American Michael Pollack was having dinner in the Taj Mahal Hotel with his wife when attackers struck. He gives one of the first comprehensive accounts to emerge of the terrifying hours that followed. This is an excerpt from his story published by Forbes.
MUMBAI: My wife Anjali and I were married in the Taj's Crystal Ballroom. Her parents were married there, too, and so were Shiv and Reshma, the couple with whom we had dinner plans.
The four of us arrived at the Taj around 9.30pm for dinner at the Golden Dragon. We were a little early, and our table wasn't ready. So we walked next door to the Harbour Bar and had barely begun to enjoy our beers when the host told us our table was ready. We decided to stay and finish our drinks.
Thirty seconds later, we heard what sounded like a heavy tray smashing to the ground. This was followed by 20 or 30 similar sounds and then, absolute silence. We crouched behind a table just feet away from who we now knew were gunmen. Terrorists had stormed the lobby and were firing indiscriminately.
We tried to break the glass window in front of us with a chair, but it wouldn't budge. The Harbour Bar's hostess, who had remained at her post, motioned to us that it was safe to make a run for the stairwell. We believed this courageous woman was murdered after we ran away.
We took refuge in the small office of the kitchen of another restaurant, Wasabi, on the second floor. Its chef and staff served the four of us food and drink and even apologised for the inconvenience we were suffering.
Through text messaging, e-mail on BlackBerrys and a small TV in the office, we realised the full extent of the terrorist attack on Mumbai. We figured we were in a secure place for the moment. There was also no way out.
At around 11.30pm, the kitchen went silent. We took a massive wooden table and pushed it up against the door, turned off all the lights and hid. All of the kitchen workers remained outside; not one staff member had run.
The terrorists repeatedly slammed against our door. We heard them ask the chef in Hindi if anyone was inside the office. He responded calmly: 'No one is in there. It's empty.'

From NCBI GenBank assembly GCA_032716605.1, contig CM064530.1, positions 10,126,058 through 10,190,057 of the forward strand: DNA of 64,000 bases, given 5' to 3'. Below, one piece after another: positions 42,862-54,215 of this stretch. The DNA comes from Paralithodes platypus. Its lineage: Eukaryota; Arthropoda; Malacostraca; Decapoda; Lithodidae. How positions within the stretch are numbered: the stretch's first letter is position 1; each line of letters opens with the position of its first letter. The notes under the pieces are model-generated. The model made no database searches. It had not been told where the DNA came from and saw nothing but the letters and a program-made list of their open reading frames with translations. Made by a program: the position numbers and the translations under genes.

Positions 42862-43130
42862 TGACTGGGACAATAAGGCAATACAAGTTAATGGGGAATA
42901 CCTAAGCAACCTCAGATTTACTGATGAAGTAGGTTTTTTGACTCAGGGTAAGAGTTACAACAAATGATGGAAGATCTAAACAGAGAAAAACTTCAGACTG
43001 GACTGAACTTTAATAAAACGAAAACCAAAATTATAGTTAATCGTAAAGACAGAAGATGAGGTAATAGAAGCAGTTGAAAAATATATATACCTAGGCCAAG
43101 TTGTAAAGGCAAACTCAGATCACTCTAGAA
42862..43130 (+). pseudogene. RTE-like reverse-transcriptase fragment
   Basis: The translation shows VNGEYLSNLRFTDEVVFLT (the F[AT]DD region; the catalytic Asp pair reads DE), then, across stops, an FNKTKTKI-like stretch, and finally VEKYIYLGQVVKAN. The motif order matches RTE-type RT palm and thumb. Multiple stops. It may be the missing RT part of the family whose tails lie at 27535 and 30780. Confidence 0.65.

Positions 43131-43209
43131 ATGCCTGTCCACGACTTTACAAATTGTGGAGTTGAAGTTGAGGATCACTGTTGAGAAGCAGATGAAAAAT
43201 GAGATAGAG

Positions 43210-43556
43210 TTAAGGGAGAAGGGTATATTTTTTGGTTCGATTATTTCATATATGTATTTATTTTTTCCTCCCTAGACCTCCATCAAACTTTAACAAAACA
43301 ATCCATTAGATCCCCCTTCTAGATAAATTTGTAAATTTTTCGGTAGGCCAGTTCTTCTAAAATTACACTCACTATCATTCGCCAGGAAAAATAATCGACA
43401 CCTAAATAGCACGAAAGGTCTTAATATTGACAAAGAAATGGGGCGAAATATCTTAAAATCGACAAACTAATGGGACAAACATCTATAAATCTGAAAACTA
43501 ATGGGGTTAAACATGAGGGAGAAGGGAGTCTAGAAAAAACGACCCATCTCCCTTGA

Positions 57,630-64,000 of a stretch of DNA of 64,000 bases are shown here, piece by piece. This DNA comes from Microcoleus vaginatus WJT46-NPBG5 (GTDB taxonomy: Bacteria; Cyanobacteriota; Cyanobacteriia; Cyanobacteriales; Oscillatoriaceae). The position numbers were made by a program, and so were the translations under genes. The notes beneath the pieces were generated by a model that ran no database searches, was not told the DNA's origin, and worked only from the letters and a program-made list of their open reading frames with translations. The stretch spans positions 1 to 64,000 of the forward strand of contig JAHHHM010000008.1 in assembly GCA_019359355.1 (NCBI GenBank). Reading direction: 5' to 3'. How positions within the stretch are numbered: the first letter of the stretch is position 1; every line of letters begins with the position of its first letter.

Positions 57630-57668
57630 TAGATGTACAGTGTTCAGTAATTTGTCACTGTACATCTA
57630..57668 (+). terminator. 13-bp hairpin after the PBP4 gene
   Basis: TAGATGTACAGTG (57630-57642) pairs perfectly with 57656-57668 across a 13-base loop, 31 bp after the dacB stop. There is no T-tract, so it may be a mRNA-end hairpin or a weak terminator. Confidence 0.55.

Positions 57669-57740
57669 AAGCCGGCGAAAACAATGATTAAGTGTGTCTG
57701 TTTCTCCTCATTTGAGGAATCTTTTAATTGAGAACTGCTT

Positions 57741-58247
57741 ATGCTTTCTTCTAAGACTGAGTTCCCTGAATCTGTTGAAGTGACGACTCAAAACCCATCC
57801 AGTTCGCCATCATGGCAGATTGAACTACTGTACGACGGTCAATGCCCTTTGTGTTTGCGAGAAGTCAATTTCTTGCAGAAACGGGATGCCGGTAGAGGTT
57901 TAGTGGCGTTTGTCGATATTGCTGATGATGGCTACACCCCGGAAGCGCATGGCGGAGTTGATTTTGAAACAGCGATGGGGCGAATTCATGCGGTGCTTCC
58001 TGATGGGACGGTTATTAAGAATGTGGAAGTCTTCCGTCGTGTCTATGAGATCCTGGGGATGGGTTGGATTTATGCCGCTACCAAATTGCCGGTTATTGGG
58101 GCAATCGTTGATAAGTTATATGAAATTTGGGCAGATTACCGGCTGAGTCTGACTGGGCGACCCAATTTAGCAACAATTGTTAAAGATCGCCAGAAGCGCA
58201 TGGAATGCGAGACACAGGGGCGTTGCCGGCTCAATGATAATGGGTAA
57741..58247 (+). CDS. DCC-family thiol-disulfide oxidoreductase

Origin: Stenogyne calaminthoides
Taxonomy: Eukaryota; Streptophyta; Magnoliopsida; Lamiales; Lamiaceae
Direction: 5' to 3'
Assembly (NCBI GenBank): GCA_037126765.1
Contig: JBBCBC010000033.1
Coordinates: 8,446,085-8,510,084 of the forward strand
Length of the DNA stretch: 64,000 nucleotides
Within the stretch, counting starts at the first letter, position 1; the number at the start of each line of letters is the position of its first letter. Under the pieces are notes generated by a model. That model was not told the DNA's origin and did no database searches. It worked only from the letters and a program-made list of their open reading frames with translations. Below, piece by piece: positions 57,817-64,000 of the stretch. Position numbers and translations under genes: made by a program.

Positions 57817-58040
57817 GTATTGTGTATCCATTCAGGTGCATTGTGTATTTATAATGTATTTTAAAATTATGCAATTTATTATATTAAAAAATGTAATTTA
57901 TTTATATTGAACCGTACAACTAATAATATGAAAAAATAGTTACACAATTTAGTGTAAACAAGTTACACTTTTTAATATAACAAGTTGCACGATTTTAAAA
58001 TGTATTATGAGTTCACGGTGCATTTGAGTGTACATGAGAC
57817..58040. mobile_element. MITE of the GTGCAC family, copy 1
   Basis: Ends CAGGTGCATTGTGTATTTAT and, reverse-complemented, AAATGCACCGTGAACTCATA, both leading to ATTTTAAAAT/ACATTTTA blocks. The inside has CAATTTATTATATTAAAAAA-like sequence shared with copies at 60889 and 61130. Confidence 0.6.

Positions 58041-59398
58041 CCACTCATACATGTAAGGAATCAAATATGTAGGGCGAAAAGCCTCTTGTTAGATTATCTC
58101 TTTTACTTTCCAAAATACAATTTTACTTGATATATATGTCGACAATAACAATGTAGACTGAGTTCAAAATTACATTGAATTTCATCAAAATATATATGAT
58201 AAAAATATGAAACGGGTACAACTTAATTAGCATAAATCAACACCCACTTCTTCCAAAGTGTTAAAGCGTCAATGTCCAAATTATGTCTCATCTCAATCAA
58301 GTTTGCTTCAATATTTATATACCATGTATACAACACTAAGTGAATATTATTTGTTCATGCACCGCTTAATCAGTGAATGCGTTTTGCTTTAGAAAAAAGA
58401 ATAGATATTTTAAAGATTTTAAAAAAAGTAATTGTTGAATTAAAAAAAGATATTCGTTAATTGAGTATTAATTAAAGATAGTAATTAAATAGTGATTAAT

That was the second time the Taj staff saved our lives.
After about 20 minutes, other staff members escorted us down a corridor to an area called The Chambers, a members-only area of the hotel. There were about 250 people in six rooms.
Inside, the staff was serving sandwiches and alcohol. We were told The Chambers was the safest place because the army was now guarding its two entrances and the streets were still dangerous.
But then, an MP phoned into a live newscast and let the world know that hundreds of people were 'secure and safe in The Chambers together'.
At around 2am, the staff attempted an evacuation. We all lined up to head down a dark fire escape exit. But after five minutes, grenade blasts and automatic weapon fire pierced the air. A mad stampede ensued to get out of the stairwell and take cover back inside The Chambers.
After that near-miss, my wife and I decided we should hide in different rooms. While we hoped to be together at the end, our primary obligation was to our children. We wanted to keep one parent alive.
Because I am American and my wife is Indian, and news reports said the terrorists were targeting Americans and Britons, I believed I would further endanger her life if we were together in a hostage situation. So when we ran back to The Chambers, I hid in a toilet stall with a floor-to-ceiling door and my wife stayed with our friends, who fled to a large room across the hall.
For the next seven hours, I lay in the fetal position, keeping in touch with Anjali via BlackBerry. I was joined in the stall by Joe, a Nigerian with a US green card. I managed to get in touch with the Federal Bureau of Investigation, and several agents gave me status updates throughout the night.
After our failed evacuation, most of the people in the fire escape stairwell and many staff members who attempted to protect the guests were shot and killed.
The 10 minutes around 2.30am were the most frightening. Rather than the back-and-forth of gunfire, we just heard single, punctuated shots.
We later learnt that the terrorists went along a different corridor of The Chambers, room by room, and systematically executed everyone: women, elderly, Muslims, Hindus, foreigners. It was terrorism in its purest form. No one was spared.
The next five hours were filled with the sounds of an intense grenade/gun battle between the Indian commandos and the terrorists. By the time dawn broke, the commandos had successfully secured our corridor.
A young commando led out the people packed into Anjali's room. When one woman asked whether it was safe to leave, the commando replied: 'Don't worry, you have nothing to fear. The first bullets have to go through me.'
Anjali and I embraced for the first time in seven hours at the Taj's ground-floor entrance. I didn't know whether she was dead or injured because we hadn't been able to text for the past three hours.
Some may say our survival was due to random luck, others may credit divine intervention. But I can assure you only one thing: Far fewer people would have survived if it weren't for the extreme selflessness shown by the Taj staff, who organised us, catered to us and then, in the end, literally died for us.
[The staff of the Hotel were true heroes. What would you defend? In this case, the staff only had a working relationship with their guests. Still they protected and guarded them. True heroes. No powers. No invulnerability. Just a sense of responsibility and a dedication to duty. Is that the definition of hero? I think so.]